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With employers being flooded with candidates for any job they post, it's more important than ever to make sure you understand how your behavior may look on the other side of the hiring desk. Here are my top five pet peeves that I see over and over from job applicants.
1. Not asking questions. I want to know that you're interested in the details of the job, the department you'll be working in, your prospective legal supervisor's management style, and the culture of the firm. Otherwise, you're signaling that you're either not that interested or just haven't thought very much about it.
Good questions to ask include:
How is work distributed/how will I receive assignments?
What type of assignments do attorneys of my level typically work on?
What do you find most challenging about your practice?
2. Refusing to have an honest discussion about your fit for the role. If you never get out of sales mode, we can't talk honestly about your weaker points, which means we can't make sure those weaknesses aren't fatal ones for the job. Yes, I know you might have been advised to tell me you have no weaknesses or that your biggest weakness is perfectionism and you work too hard, but you might as well wear a sign saying, "I'm being disingenuous." Candidates who can’t or won’t come up with a realistic assessment of areas where they could improve make me think they're lacking insight and self-awareness … or, at a minimum, just making it impossible to have a real discussion of their potential fitness for the job. I want to know about your weaknesses not because I’m trying to trip you up, but because I genuinely care about making sure you’re a good fit for the job. I don’t want to place you in a position you’ll struggle in, and I definitely don’t want to have to fire you a few months from now. Isn't it better to lose the job offer now than to be fired in a few months because you're not the right fit?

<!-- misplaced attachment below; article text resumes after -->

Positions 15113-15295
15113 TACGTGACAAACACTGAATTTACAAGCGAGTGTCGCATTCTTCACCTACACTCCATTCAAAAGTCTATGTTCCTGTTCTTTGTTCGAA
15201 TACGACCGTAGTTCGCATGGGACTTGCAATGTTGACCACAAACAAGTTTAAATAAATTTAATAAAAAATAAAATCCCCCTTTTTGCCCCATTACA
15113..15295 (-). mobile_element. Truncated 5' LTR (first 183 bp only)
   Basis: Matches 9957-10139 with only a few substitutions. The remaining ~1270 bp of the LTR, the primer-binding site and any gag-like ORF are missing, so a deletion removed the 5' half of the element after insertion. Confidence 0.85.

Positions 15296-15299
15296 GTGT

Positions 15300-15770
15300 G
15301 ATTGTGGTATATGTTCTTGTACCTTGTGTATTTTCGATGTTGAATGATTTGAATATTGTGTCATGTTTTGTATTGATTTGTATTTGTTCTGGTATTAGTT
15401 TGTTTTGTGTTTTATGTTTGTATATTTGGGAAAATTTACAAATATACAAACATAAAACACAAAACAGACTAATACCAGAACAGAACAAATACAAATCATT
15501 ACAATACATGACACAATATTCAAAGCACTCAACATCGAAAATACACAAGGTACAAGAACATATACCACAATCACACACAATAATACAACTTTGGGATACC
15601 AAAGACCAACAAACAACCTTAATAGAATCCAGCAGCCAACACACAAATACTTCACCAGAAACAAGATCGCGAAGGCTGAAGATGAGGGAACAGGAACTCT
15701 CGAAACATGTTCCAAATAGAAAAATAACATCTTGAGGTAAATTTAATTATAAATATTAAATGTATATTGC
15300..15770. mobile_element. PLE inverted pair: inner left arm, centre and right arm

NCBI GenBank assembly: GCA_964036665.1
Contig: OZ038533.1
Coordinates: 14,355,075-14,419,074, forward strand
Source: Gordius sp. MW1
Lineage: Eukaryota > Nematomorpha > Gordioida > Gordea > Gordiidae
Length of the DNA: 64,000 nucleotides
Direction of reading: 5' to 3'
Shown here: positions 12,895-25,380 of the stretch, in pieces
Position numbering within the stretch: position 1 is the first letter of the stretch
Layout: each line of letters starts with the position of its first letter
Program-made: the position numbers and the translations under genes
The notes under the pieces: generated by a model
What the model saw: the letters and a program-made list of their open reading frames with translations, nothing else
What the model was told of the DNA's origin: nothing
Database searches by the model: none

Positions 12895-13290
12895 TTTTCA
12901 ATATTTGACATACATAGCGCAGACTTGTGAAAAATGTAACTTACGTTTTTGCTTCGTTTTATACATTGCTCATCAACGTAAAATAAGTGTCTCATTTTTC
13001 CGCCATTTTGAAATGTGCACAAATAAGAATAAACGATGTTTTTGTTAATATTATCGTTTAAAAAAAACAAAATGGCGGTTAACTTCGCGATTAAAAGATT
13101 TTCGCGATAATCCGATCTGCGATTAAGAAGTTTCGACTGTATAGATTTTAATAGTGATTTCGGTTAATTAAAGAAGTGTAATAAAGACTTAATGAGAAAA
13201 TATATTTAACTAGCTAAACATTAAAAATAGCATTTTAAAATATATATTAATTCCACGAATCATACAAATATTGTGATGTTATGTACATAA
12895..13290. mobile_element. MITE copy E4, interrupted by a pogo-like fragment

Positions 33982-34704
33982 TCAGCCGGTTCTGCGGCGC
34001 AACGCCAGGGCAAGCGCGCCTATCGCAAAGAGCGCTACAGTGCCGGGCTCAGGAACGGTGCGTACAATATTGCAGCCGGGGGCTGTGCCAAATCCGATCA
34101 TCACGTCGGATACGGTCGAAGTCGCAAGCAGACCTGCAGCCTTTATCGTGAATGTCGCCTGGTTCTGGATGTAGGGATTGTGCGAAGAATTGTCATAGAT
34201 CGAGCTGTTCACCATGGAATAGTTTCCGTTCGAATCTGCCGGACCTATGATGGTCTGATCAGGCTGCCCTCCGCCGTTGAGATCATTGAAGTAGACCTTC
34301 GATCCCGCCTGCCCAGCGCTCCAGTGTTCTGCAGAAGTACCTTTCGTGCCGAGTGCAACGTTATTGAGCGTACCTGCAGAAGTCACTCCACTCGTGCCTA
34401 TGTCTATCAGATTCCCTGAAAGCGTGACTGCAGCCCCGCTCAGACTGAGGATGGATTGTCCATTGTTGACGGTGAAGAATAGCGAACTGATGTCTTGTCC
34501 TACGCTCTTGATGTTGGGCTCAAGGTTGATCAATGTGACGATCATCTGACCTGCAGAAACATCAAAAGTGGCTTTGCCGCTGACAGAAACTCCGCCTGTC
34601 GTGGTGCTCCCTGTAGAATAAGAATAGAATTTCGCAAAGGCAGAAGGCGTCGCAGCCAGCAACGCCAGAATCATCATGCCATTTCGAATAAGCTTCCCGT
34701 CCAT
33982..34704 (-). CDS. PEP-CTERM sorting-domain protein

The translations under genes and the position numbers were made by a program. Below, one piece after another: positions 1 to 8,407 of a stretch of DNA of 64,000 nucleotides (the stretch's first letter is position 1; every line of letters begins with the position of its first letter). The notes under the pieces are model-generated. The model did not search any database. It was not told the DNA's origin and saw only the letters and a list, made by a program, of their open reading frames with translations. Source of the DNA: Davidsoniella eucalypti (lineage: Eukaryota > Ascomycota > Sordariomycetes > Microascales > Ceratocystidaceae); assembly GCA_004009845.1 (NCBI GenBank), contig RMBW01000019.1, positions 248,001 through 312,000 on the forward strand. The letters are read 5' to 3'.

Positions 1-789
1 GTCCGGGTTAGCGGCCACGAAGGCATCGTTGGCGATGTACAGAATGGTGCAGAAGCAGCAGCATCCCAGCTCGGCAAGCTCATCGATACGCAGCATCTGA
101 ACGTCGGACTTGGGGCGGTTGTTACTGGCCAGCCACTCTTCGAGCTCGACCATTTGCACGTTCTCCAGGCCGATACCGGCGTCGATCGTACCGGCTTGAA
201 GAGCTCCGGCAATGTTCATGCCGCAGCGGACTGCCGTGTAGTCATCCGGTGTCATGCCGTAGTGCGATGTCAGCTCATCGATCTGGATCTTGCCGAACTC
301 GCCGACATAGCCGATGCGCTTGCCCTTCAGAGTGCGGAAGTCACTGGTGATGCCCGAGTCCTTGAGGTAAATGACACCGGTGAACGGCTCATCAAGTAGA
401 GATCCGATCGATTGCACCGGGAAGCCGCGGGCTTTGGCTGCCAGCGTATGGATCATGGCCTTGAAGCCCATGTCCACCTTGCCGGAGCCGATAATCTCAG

3. Stalking the legal hiring manager. Being enthusiastic and proactive is good. But calling more than once a week, emailing obsessively, or following up over and over after I've already told you I'll be in touch next week crosses the line into annoying and may kill your chance at a legal offer.
4. Showing up without an appointment. Most law firms include specific instructions about how they want you to apply, and unless "in person" is included, don't do it. Hiring managers are busy and want you to follow instructions and respect their time. (And yes, everyone has heard a story about someone who went by to drop off their resume in person and got interviewed and hired on the spot. It's still, in general, not a good tactic.)
5. Being a jerk when you don't get the job. Usually if I hear anything from applicants in response to a notice of rejection, it's a “thank you” for considering them or a request for feedback, but occasionally a candidate responds with an angry email instead to express disbelief or outrage that he or she didn't get the job. Not only does this look naive, entitled, and rude, it ruins your chances of ever being considered by that employer again. Not a good idea.
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